Akata Witch is a leisurely story that details Sunny’s magical awakening. Full of mysteries, first experiences, and new friends, her journey is one of exploration and discovery. While I had just one complaint, overall it was a pleasure to read and I am looking forward to the next one.
The story begins when Sunny moves from the US to Nigeria and, unknowingly, sets actions in motion that will not only awaken her magic, but deal with the fate of the world as well. Making friends with other budding magicians, they are tasked with taking down Black Hat Otokoto who has been kidnapping and terrorizing the country. But little do they know that this is just one piece of the puzzle and that far more is involved, things that have been moving behind the scenes for generations – all which must come to rest.
Realizing what she was, was the beginning of something, all right . . . but it was also the end of something else. (94)
My absolute favorite part of this book was the magic element. It is derived from Nigerian folklore and is absolutely fascinating. It was something that I had never read about, and so it was unfamiliar and such a joy to read about. As a reader you get a great introduction to the magic in an inventive way: a majority of chapters feature a small excerpt from an intro to magic book that the main protagonist herself is reading. Because of this, I really enjoyed the chapter endings and I felt completely immersed within the magic world building aspect. Additionally this format is extremely helpful.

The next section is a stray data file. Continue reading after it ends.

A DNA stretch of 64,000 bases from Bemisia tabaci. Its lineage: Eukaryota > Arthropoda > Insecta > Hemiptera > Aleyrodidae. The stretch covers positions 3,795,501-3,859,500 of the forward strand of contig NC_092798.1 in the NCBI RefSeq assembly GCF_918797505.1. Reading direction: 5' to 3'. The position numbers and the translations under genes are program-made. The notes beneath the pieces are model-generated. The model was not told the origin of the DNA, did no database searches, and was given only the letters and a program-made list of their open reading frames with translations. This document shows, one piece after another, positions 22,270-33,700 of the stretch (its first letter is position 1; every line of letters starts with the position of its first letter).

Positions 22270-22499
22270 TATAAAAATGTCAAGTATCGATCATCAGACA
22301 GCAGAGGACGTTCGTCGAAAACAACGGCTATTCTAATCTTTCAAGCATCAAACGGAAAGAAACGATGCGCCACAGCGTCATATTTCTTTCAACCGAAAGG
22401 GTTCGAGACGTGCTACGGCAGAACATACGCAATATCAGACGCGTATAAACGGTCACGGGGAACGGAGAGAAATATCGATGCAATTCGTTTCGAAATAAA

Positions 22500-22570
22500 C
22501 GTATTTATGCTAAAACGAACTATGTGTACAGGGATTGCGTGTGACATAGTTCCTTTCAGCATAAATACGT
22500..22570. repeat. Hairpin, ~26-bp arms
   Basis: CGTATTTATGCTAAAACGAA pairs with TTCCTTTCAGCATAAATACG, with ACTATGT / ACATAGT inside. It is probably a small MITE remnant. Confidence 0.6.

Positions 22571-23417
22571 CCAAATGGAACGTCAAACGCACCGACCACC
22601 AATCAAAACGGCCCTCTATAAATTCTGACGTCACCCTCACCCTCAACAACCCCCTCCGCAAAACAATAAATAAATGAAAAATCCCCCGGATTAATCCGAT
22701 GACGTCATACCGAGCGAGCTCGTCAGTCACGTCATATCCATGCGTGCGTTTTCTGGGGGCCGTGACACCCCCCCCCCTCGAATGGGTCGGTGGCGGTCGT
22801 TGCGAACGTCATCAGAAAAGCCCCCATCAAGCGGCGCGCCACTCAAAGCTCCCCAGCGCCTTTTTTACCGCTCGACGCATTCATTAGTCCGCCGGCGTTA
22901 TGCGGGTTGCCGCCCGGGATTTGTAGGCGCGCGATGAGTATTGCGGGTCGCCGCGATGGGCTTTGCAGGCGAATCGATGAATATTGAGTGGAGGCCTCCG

I also enjoyed the protagonist’s spirit. She was determined and imperfect. She made mistakes and pays for them, but ultimately this plays into the growing up story and the coming into your magic storyline. Sunny has an intriguing background as she is albino and coming from the US to Nigeria. In both ways she is a complete outsider and so a lot of her childhood revolves around this feeling of not-belonging. Even though she is greatly inexperienced she has a good heart and is driven by a sense of right and wrong. Flaws and all, Sunny’s story portrays her growth as both a magician and a young adult.
My major complaint was the pacing. The majority of the book is a leisurely exploration of her coming into her powers, and then right at the end the whole mystery of the plot is suddenly solved. It took me aback and I felt I would have enjoyed the plot more if it had been lengthened. (But can I also say, who lets a group of budding young adult children deal with a magical threat? And why is it that this is so common in many fantasy novels?) All in all, an enjoyable coming of age and into powers story that is a great read.
If you could have a magical power, what would it be?
Subscribe for more reviews